By Spc. Gregory ArgentieriJanuary 15, 2008
JALALABAD AIRFIELD, Afghanistan (Army News Service, Jan. 15, 2008) -- A four-man team of water purification specialists assigned to Company A, 173rd Brigade Support Battalion oversees the production of more than 40,000 gallons of water a day for the those living at forward operating base Fenty.
The "Water Dogs" main mission is the daily creation of about 32,500 gallons of non-potable water for personal hygiene; sinks and showers; basic sanitation; toilets and urinals; laundry service; construction and aircraft maintenance. The team is also responsible for generating an additional 9,000 gallons of potable water for use by the dining facility, a local coffee shop and a new restaurant.
"We provide Soldiers in this deployed environment with clean water so they may enjoy many of the same creature comforts available to them in the rear," said 1st Lt. Nathan C. Miatech, a platoon leader assigned to Company A, 173rd BSB.
"A lot of the Soldiers forward appreciate what my Water Dogs do because they don't have a whole lot of clean water available," the lieutenant said. "They have to grab a couple of water bottles and do field hygiene, and that's about all they can do."
The primary water sources at FOB Fenty are two wells. Two submersible pumps bring water to the surface and dump it into a 42,000-gallon brick and mortar storage container as well as 3,000-gallon storage bags called "onion skins." But the raw water coming from the well is both dirty and dangerous, said Pfc. Christopher M. Bullard, Company A, 173rd BSB.
"The water from the well can get you really, really sick," he said. "But I think we're doing a great job out of here keeping everybody safe and making sure no one is getting sick from the water."
Pfc. Bullard and his fellow "Water Dogs" ensure the water in the "onion skins" is pumped through one of the two new $1.2 million dollar reverse osmosis water purification units that were installed in September. The units remove contaminants from about 3,000 gallons of water per hour, making it safe to drink and cook with. The purified water is stored in tanks until it's needed for use in the dining facility or coffee shop.
The Water Dog team also ensures the water it is treated with the proper amount of chlorine, said Sgt. 1st Class Sean L. Carter.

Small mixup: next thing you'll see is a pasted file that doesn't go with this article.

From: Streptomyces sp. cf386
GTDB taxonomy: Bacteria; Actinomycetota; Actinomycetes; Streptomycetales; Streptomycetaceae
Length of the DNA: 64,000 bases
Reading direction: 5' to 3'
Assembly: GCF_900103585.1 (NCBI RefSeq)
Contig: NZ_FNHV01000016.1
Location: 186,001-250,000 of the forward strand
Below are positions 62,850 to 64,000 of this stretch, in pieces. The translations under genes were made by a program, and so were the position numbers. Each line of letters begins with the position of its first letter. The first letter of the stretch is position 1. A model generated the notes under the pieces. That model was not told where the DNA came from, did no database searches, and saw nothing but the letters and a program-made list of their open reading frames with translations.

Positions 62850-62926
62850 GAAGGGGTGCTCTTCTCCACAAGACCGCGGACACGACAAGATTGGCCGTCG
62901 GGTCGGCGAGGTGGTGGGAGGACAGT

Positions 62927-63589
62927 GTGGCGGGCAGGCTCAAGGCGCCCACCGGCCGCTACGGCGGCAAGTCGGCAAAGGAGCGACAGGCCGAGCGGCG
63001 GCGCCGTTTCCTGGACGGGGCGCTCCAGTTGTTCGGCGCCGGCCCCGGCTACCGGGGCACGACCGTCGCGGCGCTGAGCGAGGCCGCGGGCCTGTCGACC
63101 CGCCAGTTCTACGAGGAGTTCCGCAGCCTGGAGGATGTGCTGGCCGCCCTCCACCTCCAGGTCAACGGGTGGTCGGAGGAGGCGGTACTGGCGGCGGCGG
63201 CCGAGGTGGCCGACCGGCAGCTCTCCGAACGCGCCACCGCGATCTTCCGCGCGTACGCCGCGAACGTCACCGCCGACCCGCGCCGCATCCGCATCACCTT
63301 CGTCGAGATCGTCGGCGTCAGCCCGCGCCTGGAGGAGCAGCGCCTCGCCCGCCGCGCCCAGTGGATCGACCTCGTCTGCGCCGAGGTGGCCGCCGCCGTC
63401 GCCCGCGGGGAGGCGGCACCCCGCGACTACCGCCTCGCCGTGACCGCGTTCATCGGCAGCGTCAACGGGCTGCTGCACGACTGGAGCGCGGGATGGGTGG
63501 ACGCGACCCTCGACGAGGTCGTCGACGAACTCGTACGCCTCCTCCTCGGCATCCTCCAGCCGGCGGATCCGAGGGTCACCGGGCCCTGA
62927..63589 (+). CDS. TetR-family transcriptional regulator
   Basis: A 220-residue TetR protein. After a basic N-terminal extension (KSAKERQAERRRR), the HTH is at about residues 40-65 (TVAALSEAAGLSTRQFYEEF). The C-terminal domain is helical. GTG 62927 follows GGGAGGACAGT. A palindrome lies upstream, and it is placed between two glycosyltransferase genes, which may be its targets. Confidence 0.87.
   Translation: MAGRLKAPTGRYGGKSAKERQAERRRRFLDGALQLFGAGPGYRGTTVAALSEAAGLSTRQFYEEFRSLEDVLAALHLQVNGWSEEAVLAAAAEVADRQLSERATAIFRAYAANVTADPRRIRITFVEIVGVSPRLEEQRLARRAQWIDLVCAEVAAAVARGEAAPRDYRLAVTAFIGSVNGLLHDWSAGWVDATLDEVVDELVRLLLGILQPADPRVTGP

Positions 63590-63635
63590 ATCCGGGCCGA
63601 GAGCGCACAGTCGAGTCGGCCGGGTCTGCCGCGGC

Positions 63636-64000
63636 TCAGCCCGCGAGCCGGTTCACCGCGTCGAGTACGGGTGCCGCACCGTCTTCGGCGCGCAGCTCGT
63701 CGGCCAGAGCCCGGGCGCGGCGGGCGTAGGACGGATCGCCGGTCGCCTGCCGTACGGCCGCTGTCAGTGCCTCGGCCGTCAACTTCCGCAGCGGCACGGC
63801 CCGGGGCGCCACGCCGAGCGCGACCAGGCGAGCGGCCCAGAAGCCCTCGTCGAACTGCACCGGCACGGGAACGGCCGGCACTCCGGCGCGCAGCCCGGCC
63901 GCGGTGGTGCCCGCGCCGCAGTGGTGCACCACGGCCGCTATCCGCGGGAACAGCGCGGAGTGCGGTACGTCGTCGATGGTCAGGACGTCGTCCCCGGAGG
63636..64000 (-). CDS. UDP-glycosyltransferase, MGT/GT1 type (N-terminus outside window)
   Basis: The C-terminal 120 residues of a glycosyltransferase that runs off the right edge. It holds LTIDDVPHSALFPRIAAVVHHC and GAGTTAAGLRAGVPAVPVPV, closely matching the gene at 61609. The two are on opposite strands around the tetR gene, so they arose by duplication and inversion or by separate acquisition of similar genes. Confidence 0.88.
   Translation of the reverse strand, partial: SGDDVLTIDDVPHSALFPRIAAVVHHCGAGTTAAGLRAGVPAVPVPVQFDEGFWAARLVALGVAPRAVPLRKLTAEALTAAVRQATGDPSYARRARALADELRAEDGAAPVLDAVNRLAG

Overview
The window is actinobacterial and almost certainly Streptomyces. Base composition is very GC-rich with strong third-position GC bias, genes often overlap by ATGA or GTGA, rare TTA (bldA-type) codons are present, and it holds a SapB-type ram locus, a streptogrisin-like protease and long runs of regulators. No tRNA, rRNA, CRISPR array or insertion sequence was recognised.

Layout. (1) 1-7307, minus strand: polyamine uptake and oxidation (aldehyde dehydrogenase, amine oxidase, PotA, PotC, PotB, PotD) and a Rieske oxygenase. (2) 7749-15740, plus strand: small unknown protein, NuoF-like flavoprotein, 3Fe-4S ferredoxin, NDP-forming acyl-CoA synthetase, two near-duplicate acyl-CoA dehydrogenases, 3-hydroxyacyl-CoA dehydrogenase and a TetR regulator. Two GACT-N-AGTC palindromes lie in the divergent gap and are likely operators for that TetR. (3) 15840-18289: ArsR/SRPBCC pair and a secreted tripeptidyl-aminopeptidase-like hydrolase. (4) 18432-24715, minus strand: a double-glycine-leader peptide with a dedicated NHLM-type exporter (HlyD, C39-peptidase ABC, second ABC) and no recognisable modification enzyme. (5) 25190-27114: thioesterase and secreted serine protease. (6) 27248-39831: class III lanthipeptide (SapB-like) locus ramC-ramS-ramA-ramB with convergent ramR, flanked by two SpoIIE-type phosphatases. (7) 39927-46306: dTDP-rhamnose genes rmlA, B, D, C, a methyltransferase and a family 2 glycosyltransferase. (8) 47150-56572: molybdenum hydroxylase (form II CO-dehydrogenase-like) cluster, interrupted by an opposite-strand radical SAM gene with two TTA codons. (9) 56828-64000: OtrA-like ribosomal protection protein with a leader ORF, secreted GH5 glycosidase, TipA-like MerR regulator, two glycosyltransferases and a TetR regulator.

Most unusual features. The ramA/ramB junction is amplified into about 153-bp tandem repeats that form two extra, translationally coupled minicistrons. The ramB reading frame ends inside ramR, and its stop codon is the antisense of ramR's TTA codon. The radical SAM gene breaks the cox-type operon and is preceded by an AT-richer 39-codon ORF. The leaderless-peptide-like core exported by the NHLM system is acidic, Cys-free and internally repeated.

"Water is a key factor for cooks over at the dining facility, and too much chlorine in the water will brown their vegetables," he said. "We go around three times a day, wherever there's running water from any of the pipelines, to check to ensure the water is properly chlorinated - not too much and not to little. Too much chlorine can cause skin irritation and cause you to break out in a rash or even hives."
The demand for water at the base has increased as the overall 173rd footprint has expanded. So later this year, the base will add additional water storage tanks, which will increase the amount of clean water that can be processed and stored each day by the Water Dogs, said Sgt. 1st Class Carter.
"Were going to have about 120,000 gallons of potable water storage on the base, and in the near future, before the 173rd leaves, you will be taking a shower in potable water," he said. "You won't have to worry about the signs that say, 'non-potable water, do not drink or brush your teeth.' The water you will be showering with is going to be cleaner than the bottled water you drink everyday."
Perhaps the biggest challenge the Water Dogs face have on FOB Fenty is limited personnel. There are only four Water Dogs. But Sgt. 1st Class Carter said the team presses on selflessly with the mission.
"My Water Dogs are dedicated, and they have yet to complain about needing time off," he said. "They come in seven days a week and work from morning until night to ensure there is always water on the FOB."
Pfc. Bullard says the going is sometimes tough, but things are getting better as the team learns the ropes and as they learn more about their job.
"Our water team is doing a heck of a job," he said. "It was hard to keep up with water production at first, but it has gotten a little easier since we have the two new purification units. We still have a lot of work to do as far as improving the site. And my non-commissioned officers have done a great job helping me learn more about my job since I've been out here."